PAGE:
Energy carried by the gamma photons is typically sensed by detectors disposed in an array around the object under study. The detectors convert the energy carried by the gamma photons, to record the position of the event which gave rise to the rays. Electrical signals representative of the detected gamma photons may be processed by a system, which typically includes a programmed digital computer capable of processing the position data to form an image of the structure, organ or patient under examination. It is the aim of PET-imaging to reconstruct the distribution of the contrast agent or tracer within the human body or object. This distribution is called emission image and is reconstructed from the emission measurement or emission data acquired as described above.

The period of time necessary for such measurements depends upon the half-time of the tracer or agent used as well as on the maximum count rate that the system can handle and is occasionally ten minutes to 45 minutes. Conventionally, the object needed to be fixed both in position and direction during the measurement period. Such stationary posture may be very painful to a human body or an animal. Also, the significantly long scan time leads to significant losses of resolution due to patient or organ motion, in particular for heart and thorax imaging where heart and breathing motion is present during the data acquisition. Also, artifacts due to a motion or deformation of the object of interest appear in the image obtained by image reconstruction. In known techniques, only data which belong to a certain phase of the motion are used for reconstruction. This results in less artifacts and sharper images, but the signal-to-noise-ratio is significantly reduced because some data are no longer used for reconstruction.

It is an object of the present invention to provide for an improved image reconstruction.

According to an aspect of the present invention, the above object may be solved by a method according to claim 1 for reconstructing an image from measured time integrals of an object. According to this exemplary embodiment of the present invention, the measured line-integrals are binned into a plurality of temporal bins, a plurality of motion fields is determined for the plurality of temporal bins and first data are selected from a selected bin of the plurality of temporal bins. Then, an intermediate image is forward-projected for forming second data by using a motion field of the plurality of motion fields that belongs to the selected temporal bin. Then, a difference between the first data and the second data is determined and the intermediate image is up-dated on the basis of the difference.

Advantageously, the above method takes a motion and deformation of the object of interest into account. Furthermore, it may still allow to maximize a likelihood function. Overall, according to this exemplary embodiment of the present invention, even in the presence of motion or deformation in the object of interest, a proper reconstruction may be realized, yielding a sharp image with high signal-to-noise-ratio.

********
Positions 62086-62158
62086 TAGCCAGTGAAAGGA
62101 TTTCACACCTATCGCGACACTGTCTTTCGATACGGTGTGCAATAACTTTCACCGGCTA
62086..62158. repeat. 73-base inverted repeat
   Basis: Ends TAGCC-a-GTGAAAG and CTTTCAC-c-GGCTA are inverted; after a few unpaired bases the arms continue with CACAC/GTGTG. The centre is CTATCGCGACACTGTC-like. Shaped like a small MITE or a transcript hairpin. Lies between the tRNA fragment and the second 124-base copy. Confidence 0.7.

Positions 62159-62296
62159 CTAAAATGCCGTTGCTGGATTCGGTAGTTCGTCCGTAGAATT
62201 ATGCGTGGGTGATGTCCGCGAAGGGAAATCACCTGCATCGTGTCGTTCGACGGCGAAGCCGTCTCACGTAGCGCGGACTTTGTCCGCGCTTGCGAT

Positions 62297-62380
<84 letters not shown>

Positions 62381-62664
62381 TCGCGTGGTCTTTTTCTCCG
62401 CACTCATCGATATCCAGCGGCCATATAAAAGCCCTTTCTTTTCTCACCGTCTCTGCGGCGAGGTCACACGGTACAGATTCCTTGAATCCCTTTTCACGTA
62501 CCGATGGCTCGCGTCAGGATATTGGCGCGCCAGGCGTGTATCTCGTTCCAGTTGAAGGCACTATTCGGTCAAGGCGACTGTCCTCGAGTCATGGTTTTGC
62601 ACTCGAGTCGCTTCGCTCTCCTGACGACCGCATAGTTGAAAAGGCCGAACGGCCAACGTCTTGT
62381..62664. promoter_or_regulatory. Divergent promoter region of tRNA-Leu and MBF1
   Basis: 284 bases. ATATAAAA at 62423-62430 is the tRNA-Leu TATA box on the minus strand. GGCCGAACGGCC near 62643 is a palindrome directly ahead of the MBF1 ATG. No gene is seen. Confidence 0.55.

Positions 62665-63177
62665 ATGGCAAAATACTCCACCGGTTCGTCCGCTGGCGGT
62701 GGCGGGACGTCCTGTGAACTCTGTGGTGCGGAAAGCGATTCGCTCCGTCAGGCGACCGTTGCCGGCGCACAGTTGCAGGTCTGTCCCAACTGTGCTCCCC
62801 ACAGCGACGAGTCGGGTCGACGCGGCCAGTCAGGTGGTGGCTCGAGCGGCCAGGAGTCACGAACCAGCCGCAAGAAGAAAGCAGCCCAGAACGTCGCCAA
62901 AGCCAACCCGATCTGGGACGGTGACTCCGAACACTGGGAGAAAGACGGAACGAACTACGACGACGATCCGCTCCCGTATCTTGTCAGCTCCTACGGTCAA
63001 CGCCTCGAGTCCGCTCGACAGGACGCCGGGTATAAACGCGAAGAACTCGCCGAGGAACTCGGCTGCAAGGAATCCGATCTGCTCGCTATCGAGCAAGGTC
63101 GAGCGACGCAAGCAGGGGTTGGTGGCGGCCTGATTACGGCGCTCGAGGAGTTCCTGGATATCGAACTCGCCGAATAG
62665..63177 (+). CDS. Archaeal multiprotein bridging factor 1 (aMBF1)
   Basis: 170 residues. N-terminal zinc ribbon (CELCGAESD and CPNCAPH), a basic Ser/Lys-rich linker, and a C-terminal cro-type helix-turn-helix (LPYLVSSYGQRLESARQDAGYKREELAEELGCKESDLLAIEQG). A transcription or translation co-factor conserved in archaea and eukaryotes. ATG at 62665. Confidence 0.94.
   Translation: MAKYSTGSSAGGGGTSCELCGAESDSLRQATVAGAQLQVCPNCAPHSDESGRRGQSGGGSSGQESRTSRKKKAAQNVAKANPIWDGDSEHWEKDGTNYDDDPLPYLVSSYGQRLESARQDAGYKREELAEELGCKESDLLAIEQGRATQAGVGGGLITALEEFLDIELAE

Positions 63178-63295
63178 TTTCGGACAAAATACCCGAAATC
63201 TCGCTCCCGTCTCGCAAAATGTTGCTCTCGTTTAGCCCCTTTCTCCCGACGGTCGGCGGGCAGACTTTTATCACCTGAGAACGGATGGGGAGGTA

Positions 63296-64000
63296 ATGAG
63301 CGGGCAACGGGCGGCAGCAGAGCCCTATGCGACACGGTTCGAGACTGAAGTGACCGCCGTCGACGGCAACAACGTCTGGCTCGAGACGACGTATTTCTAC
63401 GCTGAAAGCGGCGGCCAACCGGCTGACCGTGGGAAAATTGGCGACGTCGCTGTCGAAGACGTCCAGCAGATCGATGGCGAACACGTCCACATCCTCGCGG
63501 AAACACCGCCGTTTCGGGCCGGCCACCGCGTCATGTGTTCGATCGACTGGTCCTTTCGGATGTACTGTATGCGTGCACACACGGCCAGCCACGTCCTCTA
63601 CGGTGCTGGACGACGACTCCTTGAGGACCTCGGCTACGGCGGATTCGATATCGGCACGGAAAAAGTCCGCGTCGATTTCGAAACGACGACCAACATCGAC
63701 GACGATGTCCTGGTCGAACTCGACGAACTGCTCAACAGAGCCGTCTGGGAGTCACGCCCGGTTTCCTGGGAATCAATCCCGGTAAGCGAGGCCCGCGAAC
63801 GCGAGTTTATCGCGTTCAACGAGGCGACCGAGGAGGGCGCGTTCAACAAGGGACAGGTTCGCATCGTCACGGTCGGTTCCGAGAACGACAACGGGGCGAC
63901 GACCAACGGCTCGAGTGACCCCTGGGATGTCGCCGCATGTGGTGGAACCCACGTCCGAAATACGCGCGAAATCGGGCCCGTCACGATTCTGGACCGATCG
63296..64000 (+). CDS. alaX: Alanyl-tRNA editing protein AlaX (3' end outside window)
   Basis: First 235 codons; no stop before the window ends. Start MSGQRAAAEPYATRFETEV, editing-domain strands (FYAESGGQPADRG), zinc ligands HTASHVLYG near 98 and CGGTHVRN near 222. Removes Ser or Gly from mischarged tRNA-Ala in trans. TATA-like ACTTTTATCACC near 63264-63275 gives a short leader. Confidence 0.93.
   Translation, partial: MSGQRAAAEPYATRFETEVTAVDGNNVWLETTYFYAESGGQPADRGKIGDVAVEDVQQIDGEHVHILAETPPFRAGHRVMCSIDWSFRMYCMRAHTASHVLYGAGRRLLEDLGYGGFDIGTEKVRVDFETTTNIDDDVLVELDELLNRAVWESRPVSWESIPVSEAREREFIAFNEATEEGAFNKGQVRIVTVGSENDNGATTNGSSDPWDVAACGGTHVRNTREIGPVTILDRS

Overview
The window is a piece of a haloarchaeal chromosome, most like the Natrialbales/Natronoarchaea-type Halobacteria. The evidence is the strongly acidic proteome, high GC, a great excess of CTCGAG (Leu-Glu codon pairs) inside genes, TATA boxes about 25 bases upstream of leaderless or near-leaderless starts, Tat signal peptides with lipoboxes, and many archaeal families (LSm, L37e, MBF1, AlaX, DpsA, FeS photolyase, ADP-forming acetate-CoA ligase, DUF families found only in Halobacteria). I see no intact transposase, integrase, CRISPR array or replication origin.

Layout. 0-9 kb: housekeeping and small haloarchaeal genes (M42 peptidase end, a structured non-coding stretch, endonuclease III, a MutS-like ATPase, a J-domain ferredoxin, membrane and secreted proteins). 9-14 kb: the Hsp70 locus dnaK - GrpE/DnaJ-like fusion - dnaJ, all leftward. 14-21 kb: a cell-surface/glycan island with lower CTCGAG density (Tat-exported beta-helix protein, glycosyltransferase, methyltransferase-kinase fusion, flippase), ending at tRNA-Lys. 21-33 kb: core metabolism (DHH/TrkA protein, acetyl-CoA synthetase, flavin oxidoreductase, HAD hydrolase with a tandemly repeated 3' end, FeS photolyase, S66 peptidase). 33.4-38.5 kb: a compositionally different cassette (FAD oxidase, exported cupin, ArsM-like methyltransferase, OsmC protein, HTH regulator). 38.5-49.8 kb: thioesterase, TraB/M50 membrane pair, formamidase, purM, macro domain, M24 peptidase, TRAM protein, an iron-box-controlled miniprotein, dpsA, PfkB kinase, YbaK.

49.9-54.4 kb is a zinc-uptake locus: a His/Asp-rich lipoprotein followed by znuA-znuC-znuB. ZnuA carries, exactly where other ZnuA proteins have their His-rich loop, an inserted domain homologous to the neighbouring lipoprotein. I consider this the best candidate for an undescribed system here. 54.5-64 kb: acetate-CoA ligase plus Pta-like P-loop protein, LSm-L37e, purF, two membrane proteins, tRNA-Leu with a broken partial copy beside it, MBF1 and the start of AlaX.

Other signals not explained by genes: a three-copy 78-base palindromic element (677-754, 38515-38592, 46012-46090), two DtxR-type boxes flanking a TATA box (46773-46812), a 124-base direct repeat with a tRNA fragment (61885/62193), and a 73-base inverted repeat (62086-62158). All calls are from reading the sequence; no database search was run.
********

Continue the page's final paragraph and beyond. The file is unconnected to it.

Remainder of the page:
Claims 2 to 6 provide for further advantageous embodiments of the present invention.

Another exemplary embodiment of the present invention as set forth in claim 7 provides for an image processing device for reconstructing an image from measured line integrals, which, e.g. during the reconstruction of a PET image, takes into account a motion and/or deformation of the object of interest.

Another exemplary embodiment of the present invention as set forth in claim 8 provides for a positron emission tomography system, which may include a scanner system, such as the one, for example, depicted in U.S. Pat. No. 5,703,369, which is hereby incorporated by reference, which allows for sharp PET images, even in the case of a moving, and/or deforming object of interest.

According to another exemplary embodiment of the present invention as set forth in claim 9, a computer program product comprising a computer program is provided, causing a processor to perform an operation when the computer program is executed on the processor, corresponding to the method according to the present invention. The computer program may be written in any suitable programming language, for example, in C++. The computer program product may be stored on a computer readable medium such as a CD-ROM. Also, these computer programs may be available from a network, such as the WorldWideWeb, from which they may be downloaded into image processing units or processors, or any suitable computers.

It may be seen as the gist of an exemplary embodiment of the present invention that a motion compensated iterative reconstruction technique for reconstructing an image from measured line integrals is provided, taking a motion and/or deformation of the object of interest into account. In particular, according to an aspect of the present invention, the forward projection of the iterative reconstruction technique is performed on the basis of a motion field describing at least one of a motion or deformation of the object with respect to a reference grid of the intermediate image.

These and other aspects of the present invention will become apparent from and will be elucidated with reference to the embodiments described hereinafter.

Exemplary embodiments of the present invention will be described in the following, with reference to the following drawings:

FIG. 1 shows a schematic representation of an image processing device according to an exemplary embodiment of the present invention, adapted to execute an exemplary embodiment of a method according to the present invention.

FIG. 2 shows a flowchart of an exemplary embodiment of an operation of the image processing device of FIG. 1 in accordance with the present invention.

FIG. 3 shows a simplified schematic representation for further explaining the present invention.

FIG. 4 shows another simplified schematic representation for further explaining the present invention.